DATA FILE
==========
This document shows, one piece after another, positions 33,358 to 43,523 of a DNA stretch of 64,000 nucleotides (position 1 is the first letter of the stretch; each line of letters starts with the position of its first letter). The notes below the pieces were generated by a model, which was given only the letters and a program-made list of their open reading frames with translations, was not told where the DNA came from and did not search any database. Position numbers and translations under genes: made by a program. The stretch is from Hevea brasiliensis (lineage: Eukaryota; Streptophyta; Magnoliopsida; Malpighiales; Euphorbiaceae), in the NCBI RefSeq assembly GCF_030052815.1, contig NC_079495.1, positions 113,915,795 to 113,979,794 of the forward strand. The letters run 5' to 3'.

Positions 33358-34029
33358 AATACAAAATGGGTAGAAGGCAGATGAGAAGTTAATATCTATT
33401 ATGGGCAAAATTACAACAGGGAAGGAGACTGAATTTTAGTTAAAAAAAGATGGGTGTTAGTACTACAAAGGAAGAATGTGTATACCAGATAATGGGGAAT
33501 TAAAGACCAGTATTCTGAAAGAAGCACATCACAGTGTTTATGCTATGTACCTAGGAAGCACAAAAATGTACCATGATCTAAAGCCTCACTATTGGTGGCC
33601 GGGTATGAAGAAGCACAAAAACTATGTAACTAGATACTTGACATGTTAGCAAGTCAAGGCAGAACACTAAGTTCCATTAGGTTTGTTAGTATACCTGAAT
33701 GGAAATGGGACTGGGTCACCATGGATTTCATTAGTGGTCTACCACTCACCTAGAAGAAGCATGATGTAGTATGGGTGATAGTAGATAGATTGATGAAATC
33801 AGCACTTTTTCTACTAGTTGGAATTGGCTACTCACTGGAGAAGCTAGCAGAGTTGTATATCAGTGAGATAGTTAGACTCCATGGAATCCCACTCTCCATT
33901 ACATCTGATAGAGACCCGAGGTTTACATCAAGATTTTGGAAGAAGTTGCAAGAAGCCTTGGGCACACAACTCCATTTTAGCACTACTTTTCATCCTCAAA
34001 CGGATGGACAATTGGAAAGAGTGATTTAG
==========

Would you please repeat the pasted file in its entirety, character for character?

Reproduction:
This document shows, one piece after another, positions 33,358 to 43,523 of a DNA stretch of 64,000 nucleotides (position 1 is the first letter of the stretch; each line of letters starts with the position of its first letter). The notes below the pieces were generated by a model, which was given only the letters and a program-made list of their open reading frames with translations, was not told where the DNA came from and did not search any database. Position numbers and translations under genes: made by a program. The stretch is from Hevea brasiliensis (lineage: Eukaryota; Streptophyta; Magnoliopsida; Malpighiales; Euphorbiaceae), in the NCBI RefSeq assembly GCF_030052815.1, contig NC_079495.1, positions 113,915,795 to 113,979,794 of the forward strand. The letters run 5' to 3'.

Positions 33358-34029
33358 AATACAAAATGGGTAGAAGGCAGATGAGAAGTTAATATCTATT
33401 ATGGGCAAAATTACAACAGGGAAGGAGACTGAATTTTAGTTAAAAAAAGATGGGTGTTAGTACTACAAAGGAAGAATGTGTATACCAGATAATGGGGAAT
33501 TAAAGACCAGTATTCTGAAAGAAGCACATCACAGTGTTTATGCTATGTACCTAGGAAGCACAAAAATGTACCATGATCTAAAGCCTCACTATTGGTGGCC
33601 GGGTATGAAGAAGCACAAAAACTATGTAACTAGATACTTGACATGTTAGCAAGTCAAGGCAGAACACTAAGTTCCATTAGGTTTGTTAGTATACCTGAAT
33701 GGAAATGGGACTGGGTCACCATGGATTTCATTAGTGGTCTACCACTCACCTAGAAGAAGCATGATGTAGTATGGGTGATAGTAGATAGATTGATGAAATC
33801 AGCACTTTTTCTACTAGTTGGAATTGGCTACTCACTGGAGAAGCTAGCAGAGTTGTATATCAGTGAGATAGTTAGACTCCATGGAATCCCACTCTCCATT
33901 ACATCTGATAGAGACCCGAGGTTTACATCAAGATTTTGGAAGAAGTTGCAAGAAGCCTTGGGCACACAACTCCATTTTAGCACTACTTTTCATCCTCAAA
34001 CGGATGGACAATTGGAAAGAGTGATTTAG